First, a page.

That’s an awesome case study. The results are mind boggling, love to see the complete case study. Youtube is something we can never avoid when it comes to Digital Marketing. I completely agree that initial 15 seconds decide if the user will continue watching or just skip the video.

    Thanks for sharing the awesome post.


  52. How do you add the B-Roll to Your Videos that Shows Computer screen and the Suqare/Rectangle Selection.

    Amazing Inspiring work..Brian..Much Love

  53. Hi Brian,

    Would love to add pattern interrupts to my videos… how? Do I need some kind of fancy program? Is it something I can do myself or do I need to hire a video editor to do it?


    1. Hey Raffi, it doesn’t have to be hard or complicated. It can be as simple as changing the camera angle (as you shoot or in post production). Or adding graphics to a shot.

      1. Errr… I don’t have post production. I have a smartphone and that’s about it. 🙂
        How does one add graphics to a shot? Is there some (free?) program I can use to toss those in there?

  54. Hi Brian
    Great content and advice I really appreciate it and it’s such a help.
    I have a problem understanding the relationship between channels and videos and the way they rank.
    I did a test. I created 2 new channels, exactly the same name except on one I ended with 2018.
    One was for search term with 800k plus searches. The other ending in 2018 had approximately 7.5 million searches.
    I used the same video but slightly different wording in the description and tags in each channel. I added different thumbnails to each channel.
    Result after one day both new channels and videos.
    800k channel I ranked the channel with its icon at no 7 and the video at number 19.
    7.5 million channel I ranked the channel at number 17 and the video was at number 49.
    Both videos had 2 views both mine.
    Do you know why the channel ranks so high but the videos don’t.
    Both channels and videos have exactly the same name in their respective niche. Any advice would be appreciated.
    Kind regards Alan

    1. Hey Alan, thanks for sharing that man. I always love to hear how experiments turn out.

      My take is that because the two videos were exactly the same, YouTube demoted them. Or it could be that the channel was better optimized than the video. It’s a little hard to say without seeing all the details.

  55. Hey Brian, thanks for this case study. A quick non-related query. How many comments you recommend to be allowed per post/page without page breakers or “Read Older Comments” kind of buttons.

  56. There’s something I don’t understand about Google’s logic for Youtube video length.

    As a search engine, people want to find information, products, and services quickly and with long videos finding this information is slow and tedious.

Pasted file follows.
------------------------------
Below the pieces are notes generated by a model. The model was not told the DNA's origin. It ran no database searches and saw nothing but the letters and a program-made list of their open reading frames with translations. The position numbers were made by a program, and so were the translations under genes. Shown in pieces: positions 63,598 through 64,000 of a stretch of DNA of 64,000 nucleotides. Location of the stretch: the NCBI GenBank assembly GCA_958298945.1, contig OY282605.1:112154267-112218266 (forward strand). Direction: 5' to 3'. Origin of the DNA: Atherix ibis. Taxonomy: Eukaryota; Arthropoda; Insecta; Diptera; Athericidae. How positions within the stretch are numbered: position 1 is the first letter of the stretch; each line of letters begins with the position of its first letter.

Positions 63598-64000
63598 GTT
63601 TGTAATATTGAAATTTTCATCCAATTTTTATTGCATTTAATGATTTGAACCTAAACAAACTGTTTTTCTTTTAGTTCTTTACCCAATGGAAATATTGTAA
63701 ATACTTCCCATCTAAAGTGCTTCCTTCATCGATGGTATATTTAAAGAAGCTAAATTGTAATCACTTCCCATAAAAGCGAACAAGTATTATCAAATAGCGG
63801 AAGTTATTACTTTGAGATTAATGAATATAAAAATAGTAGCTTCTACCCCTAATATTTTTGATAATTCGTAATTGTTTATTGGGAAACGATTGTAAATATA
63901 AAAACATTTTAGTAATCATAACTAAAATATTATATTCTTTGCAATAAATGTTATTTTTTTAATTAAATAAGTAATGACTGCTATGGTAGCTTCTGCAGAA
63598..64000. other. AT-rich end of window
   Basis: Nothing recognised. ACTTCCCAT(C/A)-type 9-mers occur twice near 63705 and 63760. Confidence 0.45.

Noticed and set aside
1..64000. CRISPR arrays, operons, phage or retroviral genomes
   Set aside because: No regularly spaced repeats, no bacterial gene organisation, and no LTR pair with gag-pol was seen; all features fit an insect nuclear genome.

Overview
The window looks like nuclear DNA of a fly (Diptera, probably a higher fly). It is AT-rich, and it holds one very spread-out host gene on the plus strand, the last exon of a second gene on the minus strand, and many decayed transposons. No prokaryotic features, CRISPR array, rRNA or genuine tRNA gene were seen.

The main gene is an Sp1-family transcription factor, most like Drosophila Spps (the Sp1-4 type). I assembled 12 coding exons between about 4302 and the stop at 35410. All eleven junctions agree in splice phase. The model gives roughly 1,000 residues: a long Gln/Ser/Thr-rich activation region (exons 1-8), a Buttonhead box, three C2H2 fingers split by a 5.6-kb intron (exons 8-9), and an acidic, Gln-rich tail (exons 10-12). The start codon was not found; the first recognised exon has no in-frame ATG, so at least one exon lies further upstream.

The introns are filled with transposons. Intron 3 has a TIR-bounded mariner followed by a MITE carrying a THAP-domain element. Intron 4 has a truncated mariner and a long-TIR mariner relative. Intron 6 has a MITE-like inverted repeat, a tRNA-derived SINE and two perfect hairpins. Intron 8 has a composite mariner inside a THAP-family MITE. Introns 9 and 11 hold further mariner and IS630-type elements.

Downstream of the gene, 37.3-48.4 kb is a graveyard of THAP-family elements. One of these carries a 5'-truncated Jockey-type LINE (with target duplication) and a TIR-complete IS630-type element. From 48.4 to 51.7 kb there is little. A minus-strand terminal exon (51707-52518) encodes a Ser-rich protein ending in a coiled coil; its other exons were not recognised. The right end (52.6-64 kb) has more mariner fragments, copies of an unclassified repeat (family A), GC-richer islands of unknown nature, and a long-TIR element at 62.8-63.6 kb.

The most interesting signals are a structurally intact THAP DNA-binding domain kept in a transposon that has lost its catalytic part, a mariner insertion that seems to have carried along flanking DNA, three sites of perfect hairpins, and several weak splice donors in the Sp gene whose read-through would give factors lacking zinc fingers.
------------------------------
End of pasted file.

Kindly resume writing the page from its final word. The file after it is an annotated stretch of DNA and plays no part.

Maybe I’m different, but why would people choose longer videos unless they are entertainment videos?


    1. Good question, John. It depends on the topic. If you want to learn how to do something that takes 30 seconds, you definitely want a 30 second video. But for most topics (like how to grow a blog, how to get bigger biceps etc.) it takes a longer video to get the job done.

  57. Brian,

    Solid info…as usual.

    Just as motivation for some new(er) YouTubers out there…you really can get a channel rolling with some decent views by implementing proper KW research and somewhat engaging content.

    I released my first two videos on YouTube 3 years ago – one of them I did proper KW research on and to date it has 18k views (slowly died off the past year or two)

    The second video I did ZERO kw research and just took a shot in the dark at what I thought would be good content. To date, it has only 200 views.

    Last year, I decided to try my hand at the game again and released two videos with proper KW research. Competitive terms (2mil+ results), and still managed to rank page 1-2ish for both.

    One of them reached 26k views in a little over a year and the other is at 20k in 10 months.

    So, with only 4 videos on the channel I still managed about 60k views.

    I’ve now realized that everything is heading towards video and I am getting serious about releasing content in a strategic way, and actually ask for the subs, likes, etc (something I NEVER did before)

    I’ve consumed your content in the shadows for a few years now, and always benefited big time.

    You the man, Brian.

    1. Awesome, Brandon! Thanks for sharing.

      My experience has been exactly the same. When I first got started on YouTube, I saw it as a place where videos go viral. So I didn’t optimize my videos at all. Now I see YouTube for what it really is: a discovery platform and search engine (like Google).

  58. Hey Really cool stuff thanks Brian! I have had my eye on focusing on video for ranking as the lead part of my agency for a while now and I think you have just helped make that decision concrete.

  59. Hi Brian,

    This is an excellent post with great tips that I have seen mentioned in other guides, plus some I’ve not see before.

    I have a question about Tubebuddy and VidIQ. Some say using these can lead to account suspension and no appeal because they contravene YouTube’s Terms of Use due to the fact that they place more load on the YT servers than a human could normally do.

    Others say this is nonsense. What’s your opinion?

    I used to use VidIQ but removed it as I didn’t want to risk account suspension.

    1. I’ve never heard that before, Ben. Considering they’re both YouTube certified, I doubt that’s true.

  60. Hi, Brian. What’s up? Glad to see your post about growing Youtube channel.